You can think of all this regulation as running a budget for your body. This budget tracks water, salt, oxygen, glucose, and other resources as you gain and lose them. Anything that replenishes resources, like eating and sleeping, are like deposits into your body budget. Anything that spends resources, like exercising or your immune system protecting you from a virus, are withdrawals. A savings is anything that makes your budgeting more efficient, like support from a loved one or a friend. Anything that makes your budgeting less efficient, like social stress, loneliness, or social isolation, is like paying a little tax. This is a simplified explanation, but it captures the key idea that running a body requires biological resources. 

And your brain is always guessing when to spend and save resources, tuning its budgeting efforts along the way.

 As every investor knows, uncertainty is the worst possible thing for a budget. And we live in an age of uncertainty: economic instability, climate change, polarizing politics, school shootings, social media, COVID. The world is full of uncertainty, perfectly designed to create a deficit or even bankrupt a human body budget. And you experience this deficit in your body budget as mood. You can think of your mood as a barometer of your body budget. Your brain is always regulating your body; your body is always sending sensory signals back to your brain, and your brain makes these available to itself as simple feelings we call mood. Mood is not emotion; it is a part of consciousness: feeling pleasant, feeling unpleasant, comfortable, uncomfortable, worked-up, tranquil, or whatever else you feel. And when you're living in an age of uncertainty that is creating a body budgeting deficit, you feel it as distress, fatigue, and even exhaustion. You can also feel really worked up at times as your brain attempts to learn in the moment so it can do a better job predicting next time.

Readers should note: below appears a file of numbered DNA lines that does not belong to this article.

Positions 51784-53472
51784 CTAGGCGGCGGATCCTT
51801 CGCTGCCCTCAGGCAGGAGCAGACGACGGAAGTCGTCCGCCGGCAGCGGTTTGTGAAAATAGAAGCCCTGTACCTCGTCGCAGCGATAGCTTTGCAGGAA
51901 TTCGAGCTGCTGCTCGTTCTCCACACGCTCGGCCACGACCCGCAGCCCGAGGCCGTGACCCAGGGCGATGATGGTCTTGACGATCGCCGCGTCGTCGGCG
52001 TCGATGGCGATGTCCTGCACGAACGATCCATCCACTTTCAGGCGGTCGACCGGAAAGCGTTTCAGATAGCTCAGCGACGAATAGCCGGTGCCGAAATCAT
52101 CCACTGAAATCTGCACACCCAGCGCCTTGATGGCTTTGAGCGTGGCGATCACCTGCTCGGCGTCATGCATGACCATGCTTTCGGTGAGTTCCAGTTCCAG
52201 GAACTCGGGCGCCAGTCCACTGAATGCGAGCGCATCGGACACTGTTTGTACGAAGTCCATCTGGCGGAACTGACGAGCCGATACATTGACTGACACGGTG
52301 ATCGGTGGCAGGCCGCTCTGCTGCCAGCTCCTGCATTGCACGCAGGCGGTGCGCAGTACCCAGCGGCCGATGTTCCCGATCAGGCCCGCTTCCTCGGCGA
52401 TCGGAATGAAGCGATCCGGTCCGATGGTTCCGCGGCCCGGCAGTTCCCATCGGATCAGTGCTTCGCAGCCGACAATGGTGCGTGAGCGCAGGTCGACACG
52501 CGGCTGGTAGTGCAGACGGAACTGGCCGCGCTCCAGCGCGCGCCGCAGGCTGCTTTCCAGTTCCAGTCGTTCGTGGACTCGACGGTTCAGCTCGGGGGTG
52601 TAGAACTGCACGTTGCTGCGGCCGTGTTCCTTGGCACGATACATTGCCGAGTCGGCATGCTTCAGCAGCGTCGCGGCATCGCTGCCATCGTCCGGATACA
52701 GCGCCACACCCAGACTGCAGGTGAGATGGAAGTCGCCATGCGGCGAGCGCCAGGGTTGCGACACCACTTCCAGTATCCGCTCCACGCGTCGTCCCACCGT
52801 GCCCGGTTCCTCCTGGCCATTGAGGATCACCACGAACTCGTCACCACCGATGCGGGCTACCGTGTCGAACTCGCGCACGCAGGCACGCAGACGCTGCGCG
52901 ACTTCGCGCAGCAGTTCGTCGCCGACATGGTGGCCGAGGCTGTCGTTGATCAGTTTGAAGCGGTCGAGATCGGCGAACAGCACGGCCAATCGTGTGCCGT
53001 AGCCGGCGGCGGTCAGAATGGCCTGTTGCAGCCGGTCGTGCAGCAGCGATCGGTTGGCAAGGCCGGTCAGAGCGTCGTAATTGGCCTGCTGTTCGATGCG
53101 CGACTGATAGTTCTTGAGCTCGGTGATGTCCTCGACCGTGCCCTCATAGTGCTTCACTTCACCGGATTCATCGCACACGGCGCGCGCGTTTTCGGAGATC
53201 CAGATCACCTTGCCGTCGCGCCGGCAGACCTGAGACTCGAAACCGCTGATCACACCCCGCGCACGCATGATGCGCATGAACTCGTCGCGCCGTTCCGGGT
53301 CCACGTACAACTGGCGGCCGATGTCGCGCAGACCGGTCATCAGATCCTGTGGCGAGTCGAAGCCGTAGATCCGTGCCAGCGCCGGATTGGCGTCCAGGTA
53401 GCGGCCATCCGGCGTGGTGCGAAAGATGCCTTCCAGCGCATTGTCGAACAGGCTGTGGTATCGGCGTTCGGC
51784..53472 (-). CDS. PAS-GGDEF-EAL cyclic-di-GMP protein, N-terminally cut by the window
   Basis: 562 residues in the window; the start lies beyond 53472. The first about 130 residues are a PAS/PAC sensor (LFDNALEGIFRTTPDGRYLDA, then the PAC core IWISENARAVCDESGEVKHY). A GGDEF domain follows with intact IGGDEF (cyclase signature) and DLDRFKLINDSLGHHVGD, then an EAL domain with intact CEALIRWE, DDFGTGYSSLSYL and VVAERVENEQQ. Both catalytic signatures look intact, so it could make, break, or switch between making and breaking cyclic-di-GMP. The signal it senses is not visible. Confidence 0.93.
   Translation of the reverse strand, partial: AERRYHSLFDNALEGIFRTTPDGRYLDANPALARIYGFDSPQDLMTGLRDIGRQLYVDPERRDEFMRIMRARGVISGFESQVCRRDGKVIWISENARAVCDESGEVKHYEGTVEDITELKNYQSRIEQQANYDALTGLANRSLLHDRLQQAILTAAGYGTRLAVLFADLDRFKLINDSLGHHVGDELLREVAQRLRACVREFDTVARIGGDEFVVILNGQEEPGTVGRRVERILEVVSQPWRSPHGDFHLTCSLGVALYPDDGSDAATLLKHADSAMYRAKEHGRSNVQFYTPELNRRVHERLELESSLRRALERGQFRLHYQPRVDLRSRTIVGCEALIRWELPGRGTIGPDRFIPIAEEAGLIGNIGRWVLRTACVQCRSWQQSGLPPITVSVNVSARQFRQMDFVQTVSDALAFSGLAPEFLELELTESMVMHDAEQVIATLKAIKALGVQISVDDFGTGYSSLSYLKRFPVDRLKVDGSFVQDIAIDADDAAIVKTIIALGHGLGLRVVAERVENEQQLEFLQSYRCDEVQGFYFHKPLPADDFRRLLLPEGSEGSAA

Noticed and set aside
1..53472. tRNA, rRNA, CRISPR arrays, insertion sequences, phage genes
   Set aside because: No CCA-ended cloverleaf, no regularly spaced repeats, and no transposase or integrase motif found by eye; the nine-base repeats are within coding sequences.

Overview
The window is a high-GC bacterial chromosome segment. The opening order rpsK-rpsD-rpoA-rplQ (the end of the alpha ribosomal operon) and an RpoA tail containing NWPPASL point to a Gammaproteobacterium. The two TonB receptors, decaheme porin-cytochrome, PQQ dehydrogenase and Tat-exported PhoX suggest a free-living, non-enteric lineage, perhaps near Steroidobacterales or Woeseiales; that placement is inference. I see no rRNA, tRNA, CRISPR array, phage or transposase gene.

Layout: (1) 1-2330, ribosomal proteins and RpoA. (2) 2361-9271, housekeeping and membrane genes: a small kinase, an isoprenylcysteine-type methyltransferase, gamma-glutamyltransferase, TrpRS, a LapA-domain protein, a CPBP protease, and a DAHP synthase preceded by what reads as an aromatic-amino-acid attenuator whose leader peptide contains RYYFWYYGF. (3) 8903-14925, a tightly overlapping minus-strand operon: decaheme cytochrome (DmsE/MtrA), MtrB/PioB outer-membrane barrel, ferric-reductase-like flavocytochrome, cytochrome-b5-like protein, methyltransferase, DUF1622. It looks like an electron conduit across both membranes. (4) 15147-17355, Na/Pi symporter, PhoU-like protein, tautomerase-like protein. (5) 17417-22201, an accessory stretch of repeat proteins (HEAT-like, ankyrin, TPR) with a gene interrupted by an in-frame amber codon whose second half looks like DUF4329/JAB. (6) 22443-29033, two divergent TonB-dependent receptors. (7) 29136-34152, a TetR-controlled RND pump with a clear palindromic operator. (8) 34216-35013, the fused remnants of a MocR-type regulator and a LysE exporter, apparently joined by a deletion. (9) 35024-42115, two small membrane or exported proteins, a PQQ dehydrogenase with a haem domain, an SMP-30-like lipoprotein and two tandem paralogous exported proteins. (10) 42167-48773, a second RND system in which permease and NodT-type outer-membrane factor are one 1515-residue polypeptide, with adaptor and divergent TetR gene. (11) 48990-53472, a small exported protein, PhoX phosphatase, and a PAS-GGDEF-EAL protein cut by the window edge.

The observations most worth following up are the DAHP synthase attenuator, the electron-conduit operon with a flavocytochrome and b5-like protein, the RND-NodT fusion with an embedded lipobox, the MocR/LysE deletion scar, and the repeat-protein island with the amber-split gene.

So again, mood is not emotion; it is a property of consciousness with you 24-7.

How are we making these feelings of fatigue and distress worse for ourselves?

One part of the problem is that we've created an environment for ourselves that is full of uncertainty. A little bit of uncertainty is a good thing. It means you have an opportunity to learn, which is an investment in predicting better in the future. But dealing with persistent, unrelenting uncertainty is one of the most expensive things your brain must deal with, in addition to the cost of maintaining and moving your body.

Then, to add to this persistent uncertainty, we add a bunch of factors that make it much harder for the brain to regulate the body. We don't get enough sleep. We eat ultra-processed foods. We're often dehydrated and don't exercise efficiently. And then there are other people. 

Humans can be notoriously unpredictable, especially when interacting on social media, which enhances the uncertainty. Your nervous system didn't evolve to regulate your body budget on its own. It's a joint job. We are the caretakers of each other's body budgets. We make deposits and withdrawals of a sort, adding taxes and savings into other people's body budgets by what we say and do. The best thing for a human body budget is another person. And, unfortunately, the worst thing for a human body budget is another person. Add up all these factors, and you have a perfect storm of circumstances for people to be exhausted, stressed, and miserable.